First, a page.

a) allow me to use my previous generation server that is still doing

well but has 2 sockets with 2 cores to be used again for virtualisation.

b) is still simple to license because oh well YOU KNOW how many cores

you have

c) only enable the cores that are licensed (and in the case of

hyper-threading please only the real cores)

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From what I understand, we would have to buy two Essentials kit to use our full 32GB, no? vRAM can be pooled but the license still states a 24GB limit per CPU, and we only have a one CPU. We couldn't go over the 24GB limit in this situation, right?

But even though, we would still (of course) prefer to continue with the free hypervisior, given that we have no need for all the fancy tools of vCenter; we only have one server after all. For our use, a $499 price tag seems a bit steep.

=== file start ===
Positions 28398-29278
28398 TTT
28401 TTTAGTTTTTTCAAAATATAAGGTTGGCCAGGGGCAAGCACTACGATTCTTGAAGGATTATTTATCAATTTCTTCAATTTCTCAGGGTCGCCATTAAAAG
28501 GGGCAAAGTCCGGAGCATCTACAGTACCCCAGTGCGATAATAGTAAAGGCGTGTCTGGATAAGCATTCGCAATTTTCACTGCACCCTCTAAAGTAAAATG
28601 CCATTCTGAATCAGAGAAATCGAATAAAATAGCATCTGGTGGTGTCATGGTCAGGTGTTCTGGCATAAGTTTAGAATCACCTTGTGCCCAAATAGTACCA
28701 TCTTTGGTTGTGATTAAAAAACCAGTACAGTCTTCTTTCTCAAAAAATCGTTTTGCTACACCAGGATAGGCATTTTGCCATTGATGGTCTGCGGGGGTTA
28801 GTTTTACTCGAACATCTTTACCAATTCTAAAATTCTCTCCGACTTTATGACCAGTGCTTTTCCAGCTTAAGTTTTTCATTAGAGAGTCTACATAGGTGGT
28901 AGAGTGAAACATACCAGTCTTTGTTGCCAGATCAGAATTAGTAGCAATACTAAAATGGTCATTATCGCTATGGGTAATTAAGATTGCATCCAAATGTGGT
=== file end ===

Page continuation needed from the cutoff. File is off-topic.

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Well if this is true! then it shows they are listening to what we have been asking for. I've put almost the same figures to my VMware Business account manager and our Distribution Manager. Let us hope this is the major turn around that we are hoping for:

http://www.gabesvirtualworld.com/vmware-changes-vram-licensing-on-vsphere-5-after-customer-feedback-...

regards

Paul

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Paul Whyton wrote:

...Let us hope this is the major turn around that we are hoping for:

http://www.gabesvirtualworld.com/vmware-changes-vram-licensing-on-vsphere-5-after-customer-feedback-...

If the details of Gabe posting are true, then it is an improvement but it is still not enough.

If you need more vRAM you should not need to buy a full product license -- product license should be about feature set, not about capacity.

A separate vRAM SKU is required, one that is not tied to product level and not subject to SnS.

Let's not let VMware off the hook and settle for only half a solution.

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I agree. If they are going for a vRam license they need to allow you to grow it without paying every year for support you might not need.